The best Gluteal Exercises for Runners / Go Go Physio / Bondi / Sydney

Most clients I speak to nowadays know that butt exercises are very important for runners. Most of the boot camps I jog past on Coogee and Bondi beach have a wide variety of glut exercises in amongst all the others. Considering the gluteus maximus is the largest muscle in the body and arguably the strongest it is worth making sure this muscle is giving you support during your running training.

I was reading an excellent article by Reiman et al. (2012) who completed a systematic review of the literature examining Gluteus Maximus and Gluteus Medius activation during rehab exercises.  Considering that a systematic review is viewed as a high level of research evidence - and is often used to pool data from a number of studies to aid in making useful conclusions -  I thought I would share this one with you.

Now research papers can be extremely boring and time-consuming to read and evaluate so I have tried to get the best bits out for you, so it can help with your running exercises. You can thank me later.


Practical application

From the research findings a good programme for runners wanting to target GMed would be starting with single leg mini-squat, side-lying abduction and pelvic drops and progressing to single leg dead lift, single leg squat and side-lying bridge to neutral. For advanced work you could add leg weight to side-lying abduction or combine side plank with upper leg abduction.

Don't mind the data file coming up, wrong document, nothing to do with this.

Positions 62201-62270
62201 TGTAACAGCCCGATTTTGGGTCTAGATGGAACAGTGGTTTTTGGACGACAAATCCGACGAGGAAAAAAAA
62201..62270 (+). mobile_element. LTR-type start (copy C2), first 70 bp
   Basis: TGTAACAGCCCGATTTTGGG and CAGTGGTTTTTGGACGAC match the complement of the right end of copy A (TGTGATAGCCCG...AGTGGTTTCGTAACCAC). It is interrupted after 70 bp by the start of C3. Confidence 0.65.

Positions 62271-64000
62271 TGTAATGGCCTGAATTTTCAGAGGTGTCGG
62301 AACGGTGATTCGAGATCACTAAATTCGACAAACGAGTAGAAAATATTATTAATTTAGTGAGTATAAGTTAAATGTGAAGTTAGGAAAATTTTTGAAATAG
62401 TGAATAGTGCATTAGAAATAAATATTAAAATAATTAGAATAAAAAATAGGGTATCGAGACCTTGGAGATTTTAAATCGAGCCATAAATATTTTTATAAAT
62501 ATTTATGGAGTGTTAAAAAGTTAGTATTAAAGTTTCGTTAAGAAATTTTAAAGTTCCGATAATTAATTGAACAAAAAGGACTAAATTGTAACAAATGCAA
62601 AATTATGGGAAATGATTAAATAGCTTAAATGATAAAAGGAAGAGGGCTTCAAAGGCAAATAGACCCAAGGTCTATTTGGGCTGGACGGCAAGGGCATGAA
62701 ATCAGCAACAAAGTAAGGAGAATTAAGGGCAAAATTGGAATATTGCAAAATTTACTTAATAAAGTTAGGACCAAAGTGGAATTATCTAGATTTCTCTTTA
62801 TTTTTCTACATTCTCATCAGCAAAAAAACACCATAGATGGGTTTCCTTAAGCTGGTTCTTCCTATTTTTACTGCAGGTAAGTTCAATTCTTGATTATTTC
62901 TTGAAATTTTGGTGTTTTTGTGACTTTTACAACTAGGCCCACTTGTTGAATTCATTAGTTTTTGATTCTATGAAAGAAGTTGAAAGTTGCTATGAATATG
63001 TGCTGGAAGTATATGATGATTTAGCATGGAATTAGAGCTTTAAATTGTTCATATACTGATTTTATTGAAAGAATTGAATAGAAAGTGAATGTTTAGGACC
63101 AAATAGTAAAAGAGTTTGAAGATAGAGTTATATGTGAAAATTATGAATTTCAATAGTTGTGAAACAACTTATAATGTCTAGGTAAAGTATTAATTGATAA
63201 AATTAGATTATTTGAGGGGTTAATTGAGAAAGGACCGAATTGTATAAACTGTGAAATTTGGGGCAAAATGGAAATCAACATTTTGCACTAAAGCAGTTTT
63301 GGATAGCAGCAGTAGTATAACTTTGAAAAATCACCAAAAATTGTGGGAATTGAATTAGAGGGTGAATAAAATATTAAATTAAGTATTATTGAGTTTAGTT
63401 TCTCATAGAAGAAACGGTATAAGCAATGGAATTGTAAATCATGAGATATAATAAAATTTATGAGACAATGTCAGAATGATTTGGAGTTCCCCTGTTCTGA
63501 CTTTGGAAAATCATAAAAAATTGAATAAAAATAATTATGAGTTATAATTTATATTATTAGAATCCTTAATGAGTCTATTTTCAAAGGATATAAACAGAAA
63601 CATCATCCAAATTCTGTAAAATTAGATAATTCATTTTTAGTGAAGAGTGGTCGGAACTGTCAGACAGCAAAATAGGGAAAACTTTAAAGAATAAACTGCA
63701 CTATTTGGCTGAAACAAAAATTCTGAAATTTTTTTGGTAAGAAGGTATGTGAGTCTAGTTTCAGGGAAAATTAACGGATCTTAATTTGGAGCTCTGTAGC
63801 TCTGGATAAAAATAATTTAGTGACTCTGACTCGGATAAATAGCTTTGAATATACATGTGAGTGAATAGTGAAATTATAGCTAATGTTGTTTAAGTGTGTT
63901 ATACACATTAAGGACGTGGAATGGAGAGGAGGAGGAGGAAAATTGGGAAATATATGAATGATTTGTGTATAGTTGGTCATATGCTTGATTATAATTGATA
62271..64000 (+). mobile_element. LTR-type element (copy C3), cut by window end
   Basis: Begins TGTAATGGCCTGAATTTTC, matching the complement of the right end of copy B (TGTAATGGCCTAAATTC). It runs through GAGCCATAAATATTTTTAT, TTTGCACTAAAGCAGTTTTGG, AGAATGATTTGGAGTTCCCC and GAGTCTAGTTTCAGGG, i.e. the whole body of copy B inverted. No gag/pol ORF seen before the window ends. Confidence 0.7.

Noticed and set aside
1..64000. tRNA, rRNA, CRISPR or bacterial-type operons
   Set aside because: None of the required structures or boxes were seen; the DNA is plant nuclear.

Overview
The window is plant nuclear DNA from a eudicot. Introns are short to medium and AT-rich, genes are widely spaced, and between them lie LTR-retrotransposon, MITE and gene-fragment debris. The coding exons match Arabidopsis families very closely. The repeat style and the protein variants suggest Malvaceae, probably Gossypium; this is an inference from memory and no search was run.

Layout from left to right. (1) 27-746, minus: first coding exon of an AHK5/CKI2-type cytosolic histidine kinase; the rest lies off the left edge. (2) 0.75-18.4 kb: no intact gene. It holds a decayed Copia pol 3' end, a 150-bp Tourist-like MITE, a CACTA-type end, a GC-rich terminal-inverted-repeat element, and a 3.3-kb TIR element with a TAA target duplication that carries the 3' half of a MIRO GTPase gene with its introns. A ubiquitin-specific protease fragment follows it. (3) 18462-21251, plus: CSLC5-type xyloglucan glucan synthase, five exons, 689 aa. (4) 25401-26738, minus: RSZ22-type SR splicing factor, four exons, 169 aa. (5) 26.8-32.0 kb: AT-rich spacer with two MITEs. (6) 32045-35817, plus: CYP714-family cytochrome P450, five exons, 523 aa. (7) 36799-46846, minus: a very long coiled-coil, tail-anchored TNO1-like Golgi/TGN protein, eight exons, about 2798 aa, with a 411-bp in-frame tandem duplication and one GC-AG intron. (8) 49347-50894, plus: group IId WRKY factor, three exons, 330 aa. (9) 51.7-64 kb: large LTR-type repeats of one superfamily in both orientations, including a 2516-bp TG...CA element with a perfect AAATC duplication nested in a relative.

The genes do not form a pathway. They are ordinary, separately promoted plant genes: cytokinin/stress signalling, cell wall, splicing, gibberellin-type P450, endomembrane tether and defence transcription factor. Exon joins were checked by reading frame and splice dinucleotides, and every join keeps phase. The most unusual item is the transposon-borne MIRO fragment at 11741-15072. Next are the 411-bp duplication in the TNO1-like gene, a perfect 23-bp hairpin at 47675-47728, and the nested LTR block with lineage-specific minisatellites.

Check out some of the exercises on video below:

1. Pelvic drop

2. Side-lying abduction

3. Single leg mini squats

Runners wanting to improve GMax could start with single leg bridge, lunge with neutral trunk and single leg mini-squat and progress to single leg squat, single leg dead lift and forward step up. All of these exercises are 'closed chain' single leg activities where the GMax provides power to extend the hip but also works to help stabilise the hip and pelvis. As a result they are fairly functional for runners as GMax has a similar role during running.

Check out some of the exercises on video below:

1. Double and single leg bridge

2. Single leg deadlift

3. Forward step up


However, if you are injured, have lower back pain or hip problems, check out my beginner gluteal program (which will be uploaded soon).


One of the biggest mistakes I see clinically is that it's not just what exercises you do but how you do them. Exercises taught under virtual trainers or when watching someone else is never as good as a personal trainer or physiotherapists making sure you are contracting the correct muscles.


Remember the golden rule:


Mobility + Stability = Optimal movement patterns

Mobility + Instability = Abnormal movement patterns


Go forth and get those gluts working!